Black in Arizona: Culture and Community
Explore the diverse Black culture of Arizona. Meet descendants of the Okemah Community as well as Clottee Hammons, Dr. Warren H. Stewart, Sr, David Hemphill and Arthur “Buddy” Strong II as they discuss the rich heritage and culture behind Black churches, music and the arts across the state.
The Okemah Community
Michael Powell grew up in a thriving neighborhood in South Phoenix called the Okemah Community. As a four- or five-year-old, Powell remembers leaving his house to visit a neighbor and not getting home until it started to get dark because “wherever we were playing, somebody would come out and give us a sandwich and a glass of water or Kool-aid.” He adds, “As a child, it was an ideal place to grow up.”
The Okemah Community, which started as an agricultural camp, was founded by Dwight Heard from Chicago. As he sought out people to work the farm, the majority of the population came from Boley and Okemah, Oklahoma. The all-black community was a unique place in Arizona at the time where Black Arizonans were able to buy land and build their own homes.
“You could be fairly autonomous, and free from the pressures of a society outside of Okemah so it was sort of a haven,” Powell explains.
The community was lost to development in the Valley but thankfully still survives through a rich cultural heritage from community members who keep the spirit of Okemah alive.
The Black Theatre Troupe
Founded in 1970, The Black Theatre Troupe became a place for the community to give voice to important themes on the racial climate in Phoenix through dance, song and poetry. The base of activism provided a space where Black Arizonans could have difficult conversations and “provoke thought,” says David Hemphill, the Executive Director of The Black Theatre Troupe.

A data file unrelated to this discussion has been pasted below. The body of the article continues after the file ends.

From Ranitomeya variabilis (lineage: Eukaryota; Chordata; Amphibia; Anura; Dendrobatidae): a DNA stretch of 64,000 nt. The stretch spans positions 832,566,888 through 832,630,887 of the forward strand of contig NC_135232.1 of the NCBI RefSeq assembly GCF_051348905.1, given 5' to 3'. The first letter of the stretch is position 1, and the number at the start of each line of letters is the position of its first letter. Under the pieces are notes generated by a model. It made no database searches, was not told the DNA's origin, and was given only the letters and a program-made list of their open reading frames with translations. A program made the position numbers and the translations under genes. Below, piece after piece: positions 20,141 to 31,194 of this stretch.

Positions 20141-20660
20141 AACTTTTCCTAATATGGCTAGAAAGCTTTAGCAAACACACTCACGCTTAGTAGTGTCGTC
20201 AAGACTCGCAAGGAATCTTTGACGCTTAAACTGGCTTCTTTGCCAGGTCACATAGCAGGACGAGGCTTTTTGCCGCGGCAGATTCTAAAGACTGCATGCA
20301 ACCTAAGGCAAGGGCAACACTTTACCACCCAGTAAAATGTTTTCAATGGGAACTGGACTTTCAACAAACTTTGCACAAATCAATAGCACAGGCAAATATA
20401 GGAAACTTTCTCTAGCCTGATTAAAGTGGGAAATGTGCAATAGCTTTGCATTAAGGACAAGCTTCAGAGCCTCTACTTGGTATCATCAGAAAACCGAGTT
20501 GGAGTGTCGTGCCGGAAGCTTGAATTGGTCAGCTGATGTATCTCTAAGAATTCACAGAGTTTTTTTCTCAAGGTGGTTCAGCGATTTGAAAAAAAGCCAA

Hemphill explains the arts have sustained the African American community. “The African American arts are always a place where you can express the feelings of many things that affect you as an individual, that affect you as a particular member of a certain race.”
In the 1970s, Dr. Warren H. Stewart, Sr., who serves as Senior Pastor at First Institutional Baptist Church, moved to Arizona from New York City. He calls the move a “culture shock” as there were only an estimated 3% of the population that were Black at that time, according to Stewart.
“The Black Church became an independent voice to speak not only about Jesus but to speak about justice,” Stewart explains. “The Church has always been a place where we knew we were created equal in God’s sight and where we had a sense of respect,” he adds.
Music is an integral part of the Black community in Arizona. Arthur “Buddy” Strong II, a musician and producer from South Phoenix, says that growing up in Arizona was a great experience. His foundations are church and school, which is where he was first introduced to music.
Strong says, “As Black people, we’ve been through a lot, a lot of struggle, you know. And music is how we soothe. Music is how we survive. Music has been very instrumental in bringing us together and keeping us strong and helping us get to a place of safety and comfort.”
Music is not the only art form that has a large connection to Black culture in Arizona; physical art does too. Clottee Hammons, Founder and Creative Director of Emancipation Arts, explains art takes many forms across the Valley whether it’s music, murals, sculptures or paintings.
Hammons goal is to create a cultural center, both as a place to host artists but also to host workspaces and events.
“We need to foster the arts. We need to be able to host other artists from different countries and different states,” Hammons says. She adds, “As you look at a piece of art, there’s an exchange there even when you don’t realize it. Because that art is leaving its impression on you.”